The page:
An Old Farrier (Shared on Facebook, Author Unknown)


nder a shade tree an old man sat, his hands twisted and knuckles scarred. He was slumped and tired, worn out by weather and horses, useless and empty. Once this old man could shoe any horse with hair on its hide. He could make his hammer blows sing like music on his anvil. He did it for a hundred years until his knees were gone, shoulders ached and his arms grew weak. He heard talk nearby, listened quietly to the voices of inexperience and slowly stood and limped over to where the boys stood in the sun. He groaned with each halting step. The old farrier looked down at the horse and said, "Mind if I put in my two cents?" Well, the young men snickered, smiled and looked the old empty man up and down. "You're a little long in the tooth, old fella. I reckon you're here to give us some old time advice?" one of the young men said. Laughing, another chimed in, "Do us a favour huh, and just go rest in the shade cause we got this problem worked out. You see, times are changed and we're specialists in the farrier trade." The old man smiled. "I know you boys have it licked. You know just what to do for this old horse and I’m just in your way, but it sounded like you could use a little help. Don't mind me I'll just get on back to the shade." Hesitantly, one young man stepped forward and touched the ancient farrier on his arm and said, "I'd like to know what you have to say. You see, I want to learn what it takes to be a man like you, to have shod the horses you have. So, please stay and teach me something not in our books, will ya?" The old man smiled, his face like dry leather and said, "Hand me your tools son, and we can make this horse run and play." With that, the stooped and gray old man lifted the horse’s foot and went to work. He trimmed, shaped the foot, flipped the rasp in his hand and pointed at a cracked and broken heel and said quietly, "Bar shoe is what you need."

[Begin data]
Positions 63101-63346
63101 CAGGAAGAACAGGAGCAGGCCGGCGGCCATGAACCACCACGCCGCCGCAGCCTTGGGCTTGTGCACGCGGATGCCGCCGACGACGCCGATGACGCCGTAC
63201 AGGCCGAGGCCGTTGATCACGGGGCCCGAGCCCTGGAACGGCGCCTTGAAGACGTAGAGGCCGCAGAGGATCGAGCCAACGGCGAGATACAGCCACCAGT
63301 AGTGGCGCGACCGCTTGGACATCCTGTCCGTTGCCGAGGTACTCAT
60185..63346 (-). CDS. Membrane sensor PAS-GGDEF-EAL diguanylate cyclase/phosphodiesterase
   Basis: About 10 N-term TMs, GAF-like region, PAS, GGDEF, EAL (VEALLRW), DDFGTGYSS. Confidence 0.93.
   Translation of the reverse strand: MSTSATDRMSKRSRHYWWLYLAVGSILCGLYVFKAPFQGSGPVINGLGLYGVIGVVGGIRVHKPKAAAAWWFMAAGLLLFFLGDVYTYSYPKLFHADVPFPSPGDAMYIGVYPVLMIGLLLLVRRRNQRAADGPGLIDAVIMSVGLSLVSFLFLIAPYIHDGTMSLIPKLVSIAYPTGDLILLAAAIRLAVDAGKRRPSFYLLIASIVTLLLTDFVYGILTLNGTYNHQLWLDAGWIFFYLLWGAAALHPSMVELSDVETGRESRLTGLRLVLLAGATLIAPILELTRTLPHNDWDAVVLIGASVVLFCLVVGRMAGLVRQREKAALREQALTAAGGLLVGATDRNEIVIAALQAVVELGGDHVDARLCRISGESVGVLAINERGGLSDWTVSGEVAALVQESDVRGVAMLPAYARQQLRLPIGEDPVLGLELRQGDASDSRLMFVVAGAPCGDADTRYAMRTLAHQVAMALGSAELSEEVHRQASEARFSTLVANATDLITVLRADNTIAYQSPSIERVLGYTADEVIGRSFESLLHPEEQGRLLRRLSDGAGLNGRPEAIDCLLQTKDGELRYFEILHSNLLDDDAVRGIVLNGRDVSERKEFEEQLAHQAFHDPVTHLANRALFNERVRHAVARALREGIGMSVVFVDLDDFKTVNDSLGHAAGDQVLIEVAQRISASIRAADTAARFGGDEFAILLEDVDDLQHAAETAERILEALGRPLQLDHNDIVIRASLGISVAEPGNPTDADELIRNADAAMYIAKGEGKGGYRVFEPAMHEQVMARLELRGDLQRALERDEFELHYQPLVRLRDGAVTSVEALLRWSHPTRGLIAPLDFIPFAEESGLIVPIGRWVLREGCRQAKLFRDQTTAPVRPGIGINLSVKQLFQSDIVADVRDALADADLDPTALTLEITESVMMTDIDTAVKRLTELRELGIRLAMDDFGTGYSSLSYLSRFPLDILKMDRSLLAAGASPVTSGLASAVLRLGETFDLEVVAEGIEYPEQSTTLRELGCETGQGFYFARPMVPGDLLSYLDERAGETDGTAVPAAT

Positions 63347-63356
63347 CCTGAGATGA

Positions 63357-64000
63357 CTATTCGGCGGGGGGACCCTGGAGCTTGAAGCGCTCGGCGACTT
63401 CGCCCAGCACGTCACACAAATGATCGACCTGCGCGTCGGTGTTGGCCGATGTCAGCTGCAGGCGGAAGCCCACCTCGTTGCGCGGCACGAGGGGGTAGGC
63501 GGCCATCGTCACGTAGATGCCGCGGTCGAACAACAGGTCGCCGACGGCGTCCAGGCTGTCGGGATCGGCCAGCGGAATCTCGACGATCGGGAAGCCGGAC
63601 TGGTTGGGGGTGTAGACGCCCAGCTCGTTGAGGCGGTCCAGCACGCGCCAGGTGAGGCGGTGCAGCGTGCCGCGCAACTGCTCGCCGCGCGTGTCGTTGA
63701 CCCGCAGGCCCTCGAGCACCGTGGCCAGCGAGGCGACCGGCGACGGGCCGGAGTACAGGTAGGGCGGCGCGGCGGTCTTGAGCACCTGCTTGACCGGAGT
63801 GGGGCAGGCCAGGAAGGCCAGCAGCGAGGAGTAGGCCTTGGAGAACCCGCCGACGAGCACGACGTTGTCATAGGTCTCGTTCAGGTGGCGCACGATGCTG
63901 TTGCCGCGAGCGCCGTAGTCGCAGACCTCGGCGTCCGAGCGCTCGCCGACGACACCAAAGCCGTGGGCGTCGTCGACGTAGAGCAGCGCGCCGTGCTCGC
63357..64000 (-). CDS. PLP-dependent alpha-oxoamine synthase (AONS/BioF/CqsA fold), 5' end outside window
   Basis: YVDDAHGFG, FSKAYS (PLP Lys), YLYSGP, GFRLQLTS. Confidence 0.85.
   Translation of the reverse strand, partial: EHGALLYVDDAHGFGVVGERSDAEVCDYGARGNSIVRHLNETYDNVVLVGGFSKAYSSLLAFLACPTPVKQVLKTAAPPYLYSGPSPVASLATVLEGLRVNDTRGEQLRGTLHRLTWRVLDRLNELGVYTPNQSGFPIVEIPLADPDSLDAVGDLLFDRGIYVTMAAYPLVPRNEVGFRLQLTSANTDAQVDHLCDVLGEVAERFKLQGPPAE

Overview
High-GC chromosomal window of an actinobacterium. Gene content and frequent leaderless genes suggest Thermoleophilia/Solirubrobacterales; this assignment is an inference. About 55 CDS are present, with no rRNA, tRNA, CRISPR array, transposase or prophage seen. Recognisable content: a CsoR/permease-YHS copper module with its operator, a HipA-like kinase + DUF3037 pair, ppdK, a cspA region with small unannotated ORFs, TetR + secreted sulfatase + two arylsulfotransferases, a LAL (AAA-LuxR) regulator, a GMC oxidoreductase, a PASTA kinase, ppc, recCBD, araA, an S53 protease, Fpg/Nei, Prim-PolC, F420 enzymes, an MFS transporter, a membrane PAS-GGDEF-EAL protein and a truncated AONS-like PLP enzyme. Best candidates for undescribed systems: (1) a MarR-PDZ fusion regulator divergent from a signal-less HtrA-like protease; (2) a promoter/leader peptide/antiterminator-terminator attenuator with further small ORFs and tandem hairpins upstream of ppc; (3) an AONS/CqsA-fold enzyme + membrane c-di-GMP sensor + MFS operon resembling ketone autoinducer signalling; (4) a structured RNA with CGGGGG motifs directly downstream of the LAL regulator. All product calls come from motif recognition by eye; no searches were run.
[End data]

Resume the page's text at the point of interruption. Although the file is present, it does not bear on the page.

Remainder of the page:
A bunch of young farriers stood looking down at a horse’s foot. They talked of what to do and how to do it, and what measures to take to make the horse sound again, shaking their heads. "Well we knew that ole man," the first guy snickered. "We don’t have any bar shoes on the truck," said another. "What now?" The wrinkled old man went to the hot shot’s truck, fired his forge and cut a piece of iron. He slipped it into the fire and let it heat. Then fished it out of the inferno and began shaping the red hot steel on the anvil. He worked fast and sure, tapping the hot steel here and there, making a miracle of beauty and grace, a shoe to make the horse stand straight and feel good. Quenched, holes punched, rasped clean, he took the shoe, filled his mouth with nails and picked up a driving hammer. He limped over to the horse and groaned as he picked up the foot. Taking a breath he steadied himself and one by one he drove the nails. He slowly straightened up and stretched out his back, curved with years of bending over. A young man picked up the foot and

the kids didn't say a whole lot, just shook their heads and one muttered a "well damn." The old man said, "That sure felt good! I always wonder about the last shoe I'll nail on a horse. I hope this ain't it. I hope God will spare me knowing it’s my last shoe. I will never get over the feeling you get when you've done a horse right." The old man replaced the kid’s tools, and limped back to his chair in the shade. The young farriers watched. They knew they had seen something they might never see again, just an old farrier. Last feet. Last horses. The last time you feel needed for your knowledge, for the skills you've worked hard to know. Someday we will all do those last things, and when our last breath rattles and we close our eyes, a flight of angel wings will lift our souls and carry us away to where the horses always stand, it’s always cool and the anvil always rings true.

APRIL 2022




24 • APRIL 2022